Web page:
Australia

Australian zoo sniffs out way to lift elephant's mood

Keepers train the male elephant to distinguish different smells Image copyright Perth Zoo
Image caption Keepers train the male elephant to distinguish different smells

We're often reminded that elephants have a remarkable memory, but fewer people realise they possess a powerful sense of smell.

A recent study showed African elephants have the most genes dedicated to smell of any mammal.

The US military has also trained elephants to sniff out explosives in the South African countryside.

Now an Australian zoo is harnessing an elephant's smell for a more modest aim - improving his mood.

Hide and seek

Putra Mas, Perth Zoo's only male Asian elephant, has been trained to find particular scents hidden around his enclosure.

The idea came after zookeepers noticed signs of boredom, which can affect the behaviourally complex animals in captivity.

Unlike the zoo's two female elephants, Putra Mas's temperament prevented him from being walked around the grounds.

So keepers tried to "brighten his day", said Peter Mawson, the zoo's director of animal health and research.

Image copyright Perth Zoo
Image caption Putra Mas follows his nose in his enclosure

Putra Mas was taught to identify scents including lemongrass, coffee, fur, feathers and animal urine. He would squeak with each discovery.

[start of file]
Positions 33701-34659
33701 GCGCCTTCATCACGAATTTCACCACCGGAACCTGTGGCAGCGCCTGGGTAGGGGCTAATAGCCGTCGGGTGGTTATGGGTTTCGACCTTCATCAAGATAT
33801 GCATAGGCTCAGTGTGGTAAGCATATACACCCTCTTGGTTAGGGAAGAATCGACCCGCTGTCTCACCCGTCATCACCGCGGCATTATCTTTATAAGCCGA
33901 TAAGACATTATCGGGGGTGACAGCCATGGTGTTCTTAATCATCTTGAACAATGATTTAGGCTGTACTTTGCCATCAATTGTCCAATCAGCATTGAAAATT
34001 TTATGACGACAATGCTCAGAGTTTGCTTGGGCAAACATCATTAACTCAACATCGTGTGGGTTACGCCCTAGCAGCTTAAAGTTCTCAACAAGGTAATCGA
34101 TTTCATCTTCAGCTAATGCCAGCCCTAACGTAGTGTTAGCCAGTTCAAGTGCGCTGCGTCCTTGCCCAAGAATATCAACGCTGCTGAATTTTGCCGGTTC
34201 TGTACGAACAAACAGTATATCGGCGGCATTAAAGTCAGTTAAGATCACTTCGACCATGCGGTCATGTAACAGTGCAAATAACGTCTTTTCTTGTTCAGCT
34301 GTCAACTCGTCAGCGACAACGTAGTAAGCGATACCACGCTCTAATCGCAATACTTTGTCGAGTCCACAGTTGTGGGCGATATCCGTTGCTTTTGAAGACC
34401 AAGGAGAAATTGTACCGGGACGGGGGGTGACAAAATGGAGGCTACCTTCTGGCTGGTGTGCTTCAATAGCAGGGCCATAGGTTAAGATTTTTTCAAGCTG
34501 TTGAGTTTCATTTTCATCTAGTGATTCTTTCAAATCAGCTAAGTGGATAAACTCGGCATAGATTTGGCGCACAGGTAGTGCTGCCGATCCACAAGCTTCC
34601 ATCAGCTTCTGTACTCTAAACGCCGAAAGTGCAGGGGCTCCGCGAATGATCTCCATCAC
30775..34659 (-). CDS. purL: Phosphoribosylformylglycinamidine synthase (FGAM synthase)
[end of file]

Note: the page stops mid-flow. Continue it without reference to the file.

Mr Mawson said the programme had been very successful.

"It's made a noticeable difference in the level of trust between our bull elephant and his keeping staff," he told the BBC.

"And he certainly seems to enjoy the game. He has high expectations when he sees the setup being put in place to play the game."

Taking it further

Mr Mawson said the zoo had now extended the programme to the female elephants.

"It may even be applicable to some of the other animals in the zoo, who may not be as intelligent as our elephants, and are maybe a little more difficult to work with," he said.

"Our big cats, sun bear, hyena and probably the painted dogs - all for whom a sense of smell is really important."

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Media captionHow intelligent is an African elephant?

Reporting by the BBC's Greg Dunlop